Mirco Wiegert is co-founder and boss of the soft drink company named Fritz-Kola. Wiegert shared the startup story of two young students Mirco Wiegert and Lorenz Hampl. These two young people wanted to do something creative and unorthodox.
They decided to make a cola company but both of them do not have any idea to make a fizzy drink. But no inconvenient fact could stand in front of these two young people. “We Googled for cola recipes and ingredients,” says Mirco, who was 28 at the time, in 2003.
As Google is not helpful in these sorts of things, so they decided to phone through brewing setups so that they can find someone who tells them the recipe for a fizzy drink. According to Mirco. They hit hundreds of dead ends. But no one told them seriously. And a day comes when eventually a man said yes to them.
“In the end, we found a small brewery in western Germany,” says Mirco. “The brewmaster told us, ‘Come on guys, visit me, and we will get something done.'”
The same year, both the boys had their first 170 crates to sell round about 4,080 bottles on different bars and clubs. The interesting thing is they visited bar to bar and tried to sell their bottles directly.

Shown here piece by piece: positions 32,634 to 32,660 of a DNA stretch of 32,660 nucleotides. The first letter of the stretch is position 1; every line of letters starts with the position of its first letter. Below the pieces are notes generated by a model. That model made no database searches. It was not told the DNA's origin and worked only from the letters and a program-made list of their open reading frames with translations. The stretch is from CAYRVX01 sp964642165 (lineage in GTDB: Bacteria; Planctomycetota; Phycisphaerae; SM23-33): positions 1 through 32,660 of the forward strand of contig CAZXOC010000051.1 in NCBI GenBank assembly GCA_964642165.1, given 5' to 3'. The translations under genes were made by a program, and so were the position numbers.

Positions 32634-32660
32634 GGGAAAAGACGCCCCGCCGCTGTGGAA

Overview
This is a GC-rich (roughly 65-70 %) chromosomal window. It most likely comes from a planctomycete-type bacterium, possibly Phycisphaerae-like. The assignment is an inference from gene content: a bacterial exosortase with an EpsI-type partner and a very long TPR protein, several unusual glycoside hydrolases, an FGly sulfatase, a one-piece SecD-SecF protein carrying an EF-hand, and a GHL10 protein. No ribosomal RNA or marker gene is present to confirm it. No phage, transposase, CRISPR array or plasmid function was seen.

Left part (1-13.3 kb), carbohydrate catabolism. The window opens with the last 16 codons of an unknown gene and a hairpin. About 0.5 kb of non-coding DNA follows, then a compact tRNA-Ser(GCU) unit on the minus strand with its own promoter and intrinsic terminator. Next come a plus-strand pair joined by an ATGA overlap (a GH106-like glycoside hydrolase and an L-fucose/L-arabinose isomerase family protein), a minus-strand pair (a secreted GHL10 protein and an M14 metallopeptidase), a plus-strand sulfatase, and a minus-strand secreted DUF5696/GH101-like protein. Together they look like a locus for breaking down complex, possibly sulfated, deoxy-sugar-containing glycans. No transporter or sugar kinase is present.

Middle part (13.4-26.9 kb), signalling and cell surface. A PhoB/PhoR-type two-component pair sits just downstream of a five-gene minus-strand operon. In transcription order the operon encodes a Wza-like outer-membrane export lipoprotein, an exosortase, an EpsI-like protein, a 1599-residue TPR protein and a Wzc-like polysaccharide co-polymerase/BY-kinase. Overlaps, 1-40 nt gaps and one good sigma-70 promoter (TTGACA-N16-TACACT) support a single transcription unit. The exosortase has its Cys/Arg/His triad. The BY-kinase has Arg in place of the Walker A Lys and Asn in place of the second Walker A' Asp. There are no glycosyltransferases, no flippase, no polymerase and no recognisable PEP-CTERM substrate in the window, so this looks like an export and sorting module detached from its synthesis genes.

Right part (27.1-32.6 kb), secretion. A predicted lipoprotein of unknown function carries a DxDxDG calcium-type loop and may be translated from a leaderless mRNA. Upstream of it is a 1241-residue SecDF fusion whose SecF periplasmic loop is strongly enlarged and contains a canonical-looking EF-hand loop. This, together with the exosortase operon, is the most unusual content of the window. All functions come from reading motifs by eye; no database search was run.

Today their brand is a domiciliary name in Germany, and last year the brand was the second-largest seller of 330ml glass fizzy cola bottles in German shops, behind only Coca-Cola. The figures from research group Nielsen showed that Fritz-Kola sold 71 million glass bottles of that size in 2019, compared with 74 million at Coke, and just 337,000 at Pepsi.
In 2003, Lorenz and Mirco decide to get registered as a company so they have to design a logo for their brand. Both the young people decided to paint their faces as a logo, and ask for their neighbor to Photoshop to create it. They paid €70 for the brand registration, and that’s how they created their Fritz-Kola font.
Soft drinks analyst Linda Lichtmess from market research firm Euro monitor says Fritz-Cola is popular because customers see it as being authentic.
” Its authenticity springs from its image of a company that was initiated by students who wanted to offer a product with a better taste and sophisticated caffeine content than regular fizzy cola,” Linda says.
Presently Fritz-Kola subcontracts production to five bottling plants. And in addition to its regular cola, it now retails a sugar-free version and a variety of fruit drinks. While the company does not release its financial data, Forbes magazine said in 2018 that the firm’s sales were €7.4m in 2015.
This writing is based on the recent article of The BBC _The Boss Series that interviewed Micro Wiegert.
Cover Photo Credit: Fritz Kola
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